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A Conversation with Jeff Gordon (a.k.a. "Gordoon")

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In the late 1970s, West Ender Jeff Gordon was a four-time All-American springboard diving champion trying to find a use for his college degree in art and anthropology. So he did what most liberal-arts grads do: He went back to school. Gordon attended Ringling Brothers' clown college, performing for several years with Ringling Brothers before going on to a 13-year stint with New York City's Big Apple Circus and various Broadway, film and TV roles. Three years ago, "Gordoon" hung up his big red nose and moved back to Pittsburgh. He still clowns around, but his new act is running Who New?, a furniture shop in Lawrenceville, with his partner, Roger Levine.

 

 

So, you ran away with the circus ...

When I got out of college, I wanted desperately to travel. One day, after deluging the Delta Queen steamboat with letters, I got a ticket in the mail that said "Meet us in Minneapolis; we need a bartender." On the boat I met some circus people: Joe McKennon, curator of the Ringling Brothers Museum in Sarasota, and his wife MaryAnn, who was this delightfully eccentric woman with white hair to her ankles, a puppeteer and a showgirl. We became fast friends.

 

I had already applied to Ringling Brothers and been rejected. I told Joe this and he said, "What do you want to be a clown for? Don't you know clowns are the bottom of the social strata in the circus?" I said, "Yeah, but it's something I want to do." Joe called Doc Henderson, the famous veterinarian, who called Frosty Little, the boss clown, and in five days, I had an audition with Ringling Brothers! I got off the Delta gangplank in Pittsburgh and my friend Dan, who played the boat's calliope, started playing "Be a Clown" and the circus theme as the boat chugged away down the river. I was crying and so happy at the same time.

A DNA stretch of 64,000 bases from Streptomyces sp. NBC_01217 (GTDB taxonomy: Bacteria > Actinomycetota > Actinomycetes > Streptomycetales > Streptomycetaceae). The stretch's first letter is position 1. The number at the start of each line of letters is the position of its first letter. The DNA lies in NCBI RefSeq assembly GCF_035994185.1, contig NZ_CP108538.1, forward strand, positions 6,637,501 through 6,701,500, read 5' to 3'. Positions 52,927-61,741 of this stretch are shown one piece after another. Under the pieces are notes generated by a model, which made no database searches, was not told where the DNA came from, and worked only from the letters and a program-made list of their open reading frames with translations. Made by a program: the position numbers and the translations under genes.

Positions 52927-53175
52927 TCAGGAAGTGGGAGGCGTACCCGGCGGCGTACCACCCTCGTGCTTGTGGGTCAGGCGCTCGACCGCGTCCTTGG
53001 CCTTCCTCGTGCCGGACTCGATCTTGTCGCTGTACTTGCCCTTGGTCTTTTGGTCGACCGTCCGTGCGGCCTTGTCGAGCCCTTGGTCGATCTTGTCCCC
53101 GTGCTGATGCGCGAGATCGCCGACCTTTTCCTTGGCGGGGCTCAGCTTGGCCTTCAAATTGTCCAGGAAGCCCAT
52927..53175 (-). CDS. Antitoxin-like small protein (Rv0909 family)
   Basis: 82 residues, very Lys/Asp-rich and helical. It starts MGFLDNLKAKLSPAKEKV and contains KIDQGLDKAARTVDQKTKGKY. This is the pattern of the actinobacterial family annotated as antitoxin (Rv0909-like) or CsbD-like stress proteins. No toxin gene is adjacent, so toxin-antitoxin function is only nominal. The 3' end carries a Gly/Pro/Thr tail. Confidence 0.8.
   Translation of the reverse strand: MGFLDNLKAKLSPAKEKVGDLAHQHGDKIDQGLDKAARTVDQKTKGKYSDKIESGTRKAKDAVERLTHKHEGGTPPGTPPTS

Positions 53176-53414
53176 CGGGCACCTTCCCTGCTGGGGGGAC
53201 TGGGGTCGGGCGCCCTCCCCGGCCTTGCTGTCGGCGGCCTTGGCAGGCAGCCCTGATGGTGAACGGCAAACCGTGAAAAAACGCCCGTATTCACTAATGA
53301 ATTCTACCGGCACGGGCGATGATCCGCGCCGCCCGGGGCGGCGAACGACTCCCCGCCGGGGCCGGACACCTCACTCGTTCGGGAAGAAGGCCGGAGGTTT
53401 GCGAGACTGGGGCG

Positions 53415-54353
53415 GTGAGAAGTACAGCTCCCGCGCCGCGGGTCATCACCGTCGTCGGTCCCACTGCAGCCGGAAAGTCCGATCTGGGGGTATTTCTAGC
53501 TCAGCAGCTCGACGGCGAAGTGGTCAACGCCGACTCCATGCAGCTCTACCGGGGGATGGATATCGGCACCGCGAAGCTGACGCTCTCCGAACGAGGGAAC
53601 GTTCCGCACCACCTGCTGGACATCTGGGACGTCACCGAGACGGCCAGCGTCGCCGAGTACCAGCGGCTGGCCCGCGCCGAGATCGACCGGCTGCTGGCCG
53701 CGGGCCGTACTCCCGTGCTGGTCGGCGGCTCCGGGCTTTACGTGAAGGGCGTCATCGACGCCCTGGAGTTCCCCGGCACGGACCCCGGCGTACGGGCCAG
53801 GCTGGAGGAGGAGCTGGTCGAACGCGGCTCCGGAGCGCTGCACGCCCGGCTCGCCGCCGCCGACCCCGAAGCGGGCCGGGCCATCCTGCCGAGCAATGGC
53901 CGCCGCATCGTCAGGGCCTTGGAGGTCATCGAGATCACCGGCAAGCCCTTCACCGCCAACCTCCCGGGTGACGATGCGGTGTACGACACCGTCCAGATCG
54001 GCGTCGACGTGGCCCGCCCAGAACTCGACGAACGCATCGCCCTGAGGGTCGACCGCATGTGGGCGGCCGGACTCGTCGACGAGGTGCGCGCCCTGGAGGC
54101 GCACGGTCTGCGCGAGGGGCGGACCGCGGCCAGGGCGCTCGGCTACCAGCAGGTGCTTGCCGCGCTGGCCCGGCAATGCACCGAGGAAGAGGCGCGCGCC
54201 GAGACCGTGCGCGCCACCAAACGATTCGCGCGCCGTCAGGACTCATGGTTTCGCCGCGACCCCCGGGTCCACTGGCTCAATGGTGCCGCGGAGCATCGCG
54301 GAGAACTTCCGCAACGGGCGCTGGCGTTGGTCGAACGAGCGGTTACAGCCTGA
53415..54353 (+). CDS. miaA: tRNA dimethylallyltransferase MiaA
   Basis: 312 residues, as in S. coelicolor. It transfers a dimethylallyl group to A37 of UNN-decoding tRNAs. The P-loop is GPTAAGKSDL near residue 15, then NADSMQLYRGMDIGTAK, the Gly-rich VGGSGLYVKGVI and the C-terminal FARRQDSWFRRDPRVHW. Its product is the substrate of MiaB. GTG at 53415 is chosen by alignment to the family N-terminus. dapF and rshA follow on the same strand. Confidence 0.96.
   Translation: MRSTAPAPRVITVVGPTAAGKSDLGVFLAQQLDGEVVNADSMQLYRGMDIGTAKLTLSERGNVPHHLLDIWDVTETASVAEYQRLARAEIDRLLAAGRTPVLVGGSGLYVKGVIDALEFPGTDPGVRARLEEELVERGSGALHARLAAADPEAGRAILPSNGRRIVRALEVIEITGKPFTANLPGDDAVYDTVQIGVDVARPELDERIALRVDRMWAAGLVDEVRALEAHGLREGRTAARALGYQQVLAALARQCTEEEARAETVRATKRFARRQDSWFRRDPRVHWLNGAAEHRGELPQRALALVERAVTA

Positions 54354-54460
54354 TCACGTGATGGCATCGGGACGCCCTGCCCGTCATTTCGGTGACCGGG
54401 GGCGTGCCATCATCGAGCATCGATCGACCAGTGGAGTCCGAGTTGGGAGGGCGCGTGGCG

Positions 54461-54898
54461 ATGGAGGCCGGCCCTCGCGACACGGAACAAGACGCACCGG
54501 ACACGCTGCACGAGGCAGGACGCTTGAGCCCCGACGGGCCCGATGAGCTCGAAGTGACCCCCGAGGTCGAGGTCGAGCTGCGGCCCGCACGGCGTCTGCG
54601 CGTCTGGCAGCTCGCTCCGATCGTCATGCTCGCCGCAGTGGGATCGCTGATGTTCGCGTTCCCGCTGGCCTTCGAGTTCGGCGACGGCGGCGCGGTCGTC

Did diving help your clowning?

I was never interested in aerial work, unless there was water underneath me! But my first year in the circus, my acrobatic skills let me be featured in this act with a bunch of Hungarian acrobats. We ran down a ramp, jumped on a springboard and did a leaping somersault over three elephants.

 

Have you performed for anyone famous?

I performed with Big Apple at Lincoln Center for three months every year for 13 years, so I've entertained hundreds of well-known people. Robin Williams performed with us when he was doing research for Moscow on the Hudson. Dustin Hoffman, Al Pacino, all the big-named people would come to the circus, then backstage to have pictures taken. I lived in an Airstream trailer parked 6 inches from the Metropolitan Opera; Beverly Sills would come by as she was going out the back door and say "Hi."

 

Why do you think clowns freak so many people out?

There's an unfortunate, pervasive American attitude promoted in film and television that clowns are evil incarnate. A clown is a fascinating character in theatrical history, and here people think that anyone can be a clown if they put on a rainbow wig and twist a balloon at a kids' party. Clowns are actually supposed to be wise fools who hold a mirror up to human nature and deal with all of its paradoxes. One moment they'll be a stumbling oaf; the next, brilliantly mischievous with skills that show virtuosity. Most indigenous societies have a clown-like character in their rituals that has license to make fun of authority, to stand outside of the action and comment on it, then step inside and participate. In a good one-ring circus, the audience identifies with the foibles of the clown. Ultimately, a clown is about our real human need to laugh, both at others and at ourselves.

 

What in the heck does clowning have to do with all the mod furnishings in your store?

Design from the '50s and '60s -- that time of post-war optimism -- shows a sense of whimsy and delight that interests me. The look was colorful, light and bright, and maybe even silly. I've always been engaged by the sense of humor in Modernism.

 

Most circus performers reach a point where, now that they've run away from home and joined the circus, they want to run from the circus and join a home. I was on the road for almost 23 years, and it was time to come home and have a domestic life. I still perform, just more regionally, and on these trips I collect things for the shop. I'm finding this balance between my opposites: the security of a home life mixed with the adventures of the road.

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